Rotterdammers will tell you, “Money is earned in Rotterdam, distributed in The Hague and spent in Amsterdam.” Attempting to compete with the Dutch capital, widely viewed as the Netherlands’ cultural hub, they also may insist, “Amsterdam has it, Rotterdam doesn’t need it.”
Despite its image as a no-nonsense workers’ town, Rotterdam has evolved from a major port into a world-class city. Obliterated by the Germans during World War II, it’s now home to both global giant Unilever and Erasmus MC, one of Europe’s largest university medical centers. Acclaimed designer Richard Hutten, lingerie maven Marlies Dekkers and architect Rem Koolhaas make it their home base. International Film Festival Rotterdam is an annual highlight.
Today’s Rotterdam is an ode to modern architecture, encompassing both domestic and foreign designs. The Erasmus Bridge, named after native Desiderius Erasmus, a philosopher and humanist, spans the Maas River, connecting Rotterdam South with city center, north of the river. Port areas in inner harbors have been rezoned as residential and entertainment districts. Urban renewal is evident in spectacular high-rises and revamped port warehouses.
In late October, the city hosts Jazz International Rotterdam, showcasing a wide range of musical talent. In November, North Sea Jazz Festival comes to town, bringing three days of water-related films aimed at nature, sports, cinematography and art lovers.
Kinderdijk: Holland’s Most Impressive Collection of Windmills
According to an old saying, “God made the world but the Dutch created the Netherlands.” Kinderdijk delivers proof—19 spinning windmills in a natural landscape that would be underwater were it not for Dutch ingenuity. Built in the mid-18th century, the collection pumped excess water from the low-lying Alblasserwaard polder and discharged it to the Lek River until the 1950s. Today it’s the only place in the world with so many windmills so close together in an authentic polder landscape with pastoral views and stunning cloud formations.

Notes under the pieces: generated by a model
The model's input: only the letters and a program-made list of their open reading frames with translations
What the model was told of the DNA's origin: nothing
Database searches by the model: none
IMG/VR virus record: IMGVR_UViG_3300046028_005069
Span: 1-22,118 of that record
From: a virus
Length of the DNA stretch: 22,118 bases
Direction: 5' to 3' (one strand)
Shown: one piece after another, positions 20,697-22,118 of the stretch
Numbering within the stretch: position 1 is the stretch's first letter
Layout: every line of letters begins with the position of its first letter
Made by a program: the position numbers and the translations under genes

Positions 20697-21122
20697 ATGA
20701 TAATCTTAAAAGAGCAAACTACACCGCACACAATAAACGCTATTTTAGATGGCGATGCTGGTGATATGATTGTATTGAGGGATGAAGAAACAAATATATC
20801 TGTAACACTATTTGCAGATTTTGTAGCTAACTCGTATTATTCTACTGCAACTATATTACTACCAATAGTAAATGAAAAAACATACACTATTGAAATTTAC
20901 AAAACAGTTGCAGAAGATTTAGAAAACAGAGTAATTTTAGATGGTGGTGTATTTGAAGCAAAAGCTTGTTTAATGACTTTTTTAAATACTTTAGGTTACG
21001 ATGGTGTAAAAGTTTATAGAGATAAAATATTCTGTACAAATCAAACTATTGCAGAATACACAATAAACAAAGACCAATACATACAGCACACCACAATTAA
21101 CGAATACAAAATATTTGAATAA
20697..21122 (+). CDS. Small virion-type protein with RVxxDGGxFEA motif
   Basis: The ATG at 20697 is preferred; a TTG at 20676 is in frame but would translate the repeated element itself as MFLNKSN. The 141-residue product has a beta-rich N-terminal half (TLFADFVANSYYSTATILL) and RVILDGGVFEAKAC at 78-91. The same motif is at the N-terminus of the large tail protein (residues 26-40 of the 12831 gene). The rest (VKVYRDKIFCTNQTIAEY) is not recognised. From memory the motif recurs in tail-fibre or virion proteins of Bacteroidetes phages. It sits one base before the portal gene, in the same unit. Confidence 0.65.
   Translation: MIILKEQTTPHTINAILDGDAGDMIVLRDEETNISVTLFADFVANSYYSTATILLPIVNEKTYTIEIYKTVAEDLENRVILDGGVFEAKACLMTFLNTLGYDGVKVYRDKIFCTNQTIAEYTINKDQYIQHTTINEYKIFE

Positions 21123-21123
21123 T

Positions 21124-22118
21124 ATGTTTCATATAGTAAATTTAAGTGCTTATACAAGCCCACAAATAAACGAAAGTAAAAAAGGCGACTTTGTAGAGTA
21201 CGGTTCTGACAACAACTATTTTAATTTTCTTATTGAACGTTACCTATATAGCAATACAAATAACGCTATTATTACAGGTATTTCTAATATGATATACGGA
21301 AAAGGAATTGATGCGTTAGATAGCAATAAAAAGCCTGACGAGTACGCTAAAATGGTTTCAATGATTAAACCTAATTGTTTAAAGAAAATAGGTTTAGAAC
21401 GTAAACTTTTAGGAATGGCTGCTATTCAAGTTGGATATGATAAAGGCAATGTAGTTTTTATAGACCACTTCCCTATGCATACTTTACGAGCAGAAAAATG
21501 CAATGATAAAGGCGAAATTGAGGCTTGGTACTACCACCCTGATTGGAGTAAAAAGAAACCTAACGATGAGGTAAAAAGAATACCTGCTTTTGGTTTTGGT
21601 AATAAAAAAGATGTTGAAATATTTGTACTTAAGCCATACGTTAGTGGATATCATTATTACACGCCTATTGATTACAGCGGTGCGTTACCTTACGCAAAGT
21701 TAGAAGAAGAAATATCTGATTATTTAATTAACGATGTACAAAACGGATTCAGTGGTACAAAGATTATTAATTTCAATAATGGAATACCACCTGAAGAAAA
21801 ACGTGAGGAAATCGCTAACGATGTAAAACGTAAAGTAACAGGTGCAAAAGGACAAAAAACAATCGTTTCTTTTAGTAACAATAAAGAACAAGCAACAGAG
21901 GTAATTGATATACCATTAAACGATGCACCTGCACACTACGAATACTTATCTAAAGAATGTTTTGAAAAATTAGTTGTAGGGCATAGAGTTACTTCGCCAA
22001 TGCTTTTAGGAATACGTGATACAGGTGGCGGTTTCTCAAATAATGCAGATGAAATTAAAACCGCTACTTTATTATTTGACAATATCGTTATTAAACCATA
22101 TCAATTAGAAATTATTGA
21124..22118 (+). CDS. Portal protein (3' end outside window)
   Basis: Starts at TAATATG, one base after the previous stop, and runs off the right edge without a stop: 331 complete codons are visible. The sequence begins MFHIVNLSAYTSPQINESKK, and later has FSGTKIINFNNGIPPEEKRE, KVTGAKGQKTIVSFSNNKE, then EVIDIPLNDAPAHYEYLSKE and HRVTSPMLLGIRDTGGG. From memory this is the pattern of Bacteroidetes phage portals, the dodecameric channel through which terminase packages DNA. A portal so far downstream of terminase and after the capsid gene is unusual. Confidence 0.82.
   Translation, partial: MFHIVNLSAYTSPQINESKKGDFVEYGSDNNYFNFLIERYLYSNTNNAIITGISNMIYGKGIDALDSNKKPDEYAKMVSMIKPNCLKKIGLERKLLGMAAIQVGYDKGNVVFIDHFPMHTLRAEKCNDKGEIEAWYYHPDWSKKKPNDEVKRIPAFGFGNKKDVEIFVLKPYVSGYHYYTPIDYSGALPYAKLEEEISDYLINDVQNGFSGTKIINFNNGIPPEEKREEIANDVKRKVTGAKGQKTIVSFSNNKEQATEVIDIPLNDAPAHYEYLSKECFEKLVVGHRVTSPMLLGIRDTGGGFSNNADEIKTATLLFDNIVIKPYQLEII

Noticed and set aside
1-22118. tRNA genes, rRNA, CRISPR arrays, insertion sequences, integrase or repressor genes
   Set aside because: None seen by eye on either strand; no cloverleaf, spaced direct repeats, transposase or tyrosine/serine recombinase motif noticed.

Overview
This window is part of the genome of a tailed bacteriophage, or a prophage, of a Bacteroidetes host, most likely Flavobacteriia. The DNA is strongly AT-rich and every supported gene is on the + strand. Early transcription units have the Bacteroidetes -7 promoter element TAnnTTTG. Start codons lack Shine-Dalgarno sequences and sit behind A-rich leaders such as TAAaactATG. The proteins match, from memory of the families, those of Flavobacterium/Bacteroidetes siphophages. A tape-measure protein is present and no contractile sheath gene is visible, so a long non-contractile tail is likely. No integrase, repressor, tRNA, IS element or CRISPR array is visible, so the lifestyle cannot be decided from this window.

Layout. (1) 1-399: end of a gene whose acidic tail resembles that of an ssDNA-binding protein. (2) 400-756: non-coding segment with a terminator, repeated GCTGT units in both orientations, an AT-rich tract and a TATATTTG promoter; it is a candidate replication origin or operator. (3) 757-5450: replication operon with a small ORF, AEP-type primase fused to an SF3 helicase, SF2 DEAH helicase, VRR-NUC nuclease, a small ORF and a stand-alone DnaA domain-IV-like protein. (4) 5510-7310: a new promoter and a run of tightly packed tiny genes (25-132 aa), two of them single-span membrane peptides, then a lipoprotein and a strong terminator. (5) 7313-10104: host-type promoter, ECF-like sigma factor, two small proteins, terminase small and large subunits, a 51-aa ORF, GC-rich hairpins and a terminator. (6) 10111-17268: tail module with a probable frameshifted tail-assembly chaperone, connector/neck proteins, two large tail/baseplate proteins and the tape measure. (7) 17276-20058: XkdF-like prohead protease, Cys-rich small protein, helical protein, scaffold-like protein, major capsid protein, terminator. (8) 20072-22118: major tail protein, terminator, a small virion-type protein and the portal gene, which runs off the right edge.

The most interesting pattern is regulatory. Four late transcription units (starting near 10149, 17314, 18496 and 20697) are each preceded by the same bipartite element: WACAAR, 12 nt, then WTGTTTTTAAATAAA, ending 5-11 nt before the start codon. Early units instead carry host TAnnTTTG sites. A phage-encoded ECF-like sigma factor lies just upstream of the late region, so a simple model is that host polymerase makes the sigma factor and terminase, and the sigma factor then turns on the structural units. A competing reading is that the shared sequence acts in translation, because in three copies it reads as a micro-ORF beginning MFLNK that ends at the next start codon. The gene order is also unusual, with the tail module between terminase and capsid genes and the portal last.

Kinderdijk’s mills, pumping stations, storage basins, ditches and sluices form an ingenious water management system. Their job gets ample support from modern pumping stations, but the iconic windmills are a constant reminder of the Netherlands’ 1,000-year battle against water, as well as an emergency flood system.
The UNESCO World Heritage sight draws thousands of annual visitors, who come to experience what’s involved in building and maintaining an authentic windmill. Throughout the polder, a landscape laced with dikes and canals provides an intricate water management system that’s tangible evidence of Dutchies’ ongoing battle against the encroaching sea.
With grazing cows, flying birds, scampering weasels and crawling amphibians, the bucolic setting is part traditional Dutch, part prehistoric. An 18th-century footbridge takes you back in time to a working windmill, preserved in its original state. After touring the authentic structure and meeting the miller, venture farther afield by foot or bike.
Numerous walking and cycling tours stretch from Alblasserdam to tiny villages and farms along the Lek and Alblas Rivers. Cyclists following the Molenroute (Windmill Route) will pass through Oud-Alblas. Pedestrians can walk along the Oud-Alblas path or along walking routes in the nearby Alblasserbos forest.
Kinderdijk is accessible from Amsterdam via intercity train to Rotterdam. From Rotterdam Central Station, take the metro to Rotterdam Zuidplein, then bus 154 to Kinderdijk.